Our personal experiences can influence our work as planners. We all have a responsibility to advance equity within our communities, ensuring everyone can participate, prosper and reach their full potential.
In recognition of Pride Month, I'm resharing my personal experience of the Stonewall uprising that was recorded by StoryCorps and broadcast on National Public Radio.
In 1969, I was at the popular gay bar Stonewall in New York City when the police raided it. But instead of running away, the patrons stood up for themselves, in what became known as the Stonewall uprising. For me, it changed my life — and the world around me. I told my story of that night at Stonewall to my friend Matt ...
"It was a Friday night, and I was out on a date. I was at the bar getting drinks for both of us. We had just finished dancing. The music was blaring. It was a combination of beer and cigarettes and cologne. Suddenly, as I'm handing money to the bartender, a deafening silence occurred. The lights went up, the music went off, and you could hear a pin drop. My boyfriend rushed over and said it was time to go — the vice squad had come to raid the club."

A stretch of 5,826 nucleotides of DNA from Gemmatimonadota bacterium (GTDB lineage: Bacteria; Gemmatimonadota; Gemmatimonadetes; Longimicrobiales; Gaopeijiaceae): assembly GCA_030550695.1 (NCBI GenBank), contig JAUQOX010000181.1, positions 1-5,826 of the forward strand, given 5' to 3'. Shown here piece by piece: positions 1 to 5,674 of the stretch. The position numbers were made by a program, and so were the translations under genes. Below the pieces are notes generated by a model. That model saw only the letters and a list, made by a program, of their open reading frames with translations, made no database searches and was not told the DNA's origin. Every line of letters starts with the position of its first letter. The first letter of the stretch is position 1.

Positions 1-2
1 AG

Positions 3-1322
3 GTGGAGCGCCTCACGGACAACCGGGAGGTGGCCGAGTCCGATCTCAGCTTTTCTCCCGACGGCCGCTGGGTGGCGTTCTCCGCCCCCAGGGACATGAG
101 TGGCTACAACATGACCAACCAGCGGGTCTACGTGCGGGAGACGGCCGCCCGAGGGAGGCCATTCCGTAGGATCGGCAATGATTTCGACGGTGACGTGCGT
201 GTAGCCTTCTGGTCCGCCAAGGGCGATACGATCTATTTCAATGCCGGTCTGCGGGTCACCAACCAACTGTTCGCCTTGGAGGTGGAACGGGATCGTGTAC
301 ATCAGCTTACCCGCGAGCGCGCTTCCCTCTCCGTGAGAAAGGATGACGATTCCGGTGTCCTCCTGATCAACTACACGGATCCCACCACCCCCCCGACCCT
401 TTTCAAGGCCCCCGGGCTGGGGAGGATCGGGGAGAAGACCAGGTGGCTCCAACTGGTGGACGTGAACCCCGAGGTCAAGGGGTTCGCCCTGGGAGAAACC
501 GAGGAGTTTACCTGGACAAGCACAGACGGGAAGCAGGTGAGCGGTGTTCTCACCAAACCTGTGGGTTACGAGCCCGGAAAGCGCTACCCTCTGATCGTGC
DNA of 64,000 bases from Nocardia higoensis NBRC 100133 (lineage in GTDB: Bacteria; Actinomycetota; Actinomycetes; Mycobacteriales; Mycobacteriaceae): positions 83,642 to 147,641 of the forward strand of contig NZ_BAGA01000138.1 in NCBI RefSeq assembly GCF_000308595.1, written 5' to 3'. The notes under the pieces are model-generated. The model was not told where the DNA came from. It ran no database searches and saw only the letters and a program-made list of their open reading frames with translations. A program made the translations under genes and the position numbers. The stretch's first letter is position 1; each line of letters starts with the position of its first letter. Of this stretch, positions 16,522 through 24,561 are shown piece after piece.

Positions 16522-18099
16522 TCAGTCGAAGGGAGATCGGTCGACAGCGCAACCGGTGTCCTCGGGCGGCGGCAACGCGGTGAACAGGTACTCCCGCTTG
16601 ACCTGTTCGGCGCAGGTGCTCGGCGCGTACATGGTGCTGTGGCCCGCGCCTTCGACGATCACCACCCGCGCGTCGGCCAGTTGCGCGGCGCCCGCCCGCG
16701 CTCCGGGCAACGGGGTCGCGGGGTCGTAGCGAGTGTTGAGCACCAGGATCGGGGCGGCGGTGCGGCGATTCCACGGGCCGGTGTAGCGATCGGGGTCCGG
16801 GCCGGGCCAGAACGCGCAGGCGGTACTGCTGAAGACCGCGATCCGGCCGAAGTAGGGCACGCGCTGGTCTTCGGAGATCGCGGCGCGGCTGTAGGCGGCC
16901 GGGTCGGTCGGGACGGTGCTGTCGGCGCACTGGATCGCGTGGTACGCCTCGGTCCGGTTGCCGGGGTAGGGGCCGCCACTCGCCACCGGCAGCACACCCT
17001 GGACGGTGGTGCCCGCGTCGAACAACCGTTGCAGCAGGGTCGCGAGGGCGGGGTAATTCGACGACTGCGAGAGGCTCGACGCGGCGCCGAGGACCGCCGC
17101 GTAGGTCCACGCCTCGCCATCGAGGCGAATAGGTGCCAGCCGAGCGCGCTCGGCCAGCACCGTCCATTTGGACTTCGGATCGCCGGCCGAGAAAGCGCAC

Top image: People carrying a large rainbow flag. Getty Images photo.
About the Author
Michael E. Levine, AICP
Michael E. Levine is an adjunct profession of urban planning at Pace University and director of the Community Planning Fellowship Program of the Fund for the City of New York. He has served the LGBTQ community in a variety of roles, including vice president of APA's LGBTQ Division and as president of the World Congress of Gay and Lesbian Jewish Organizations.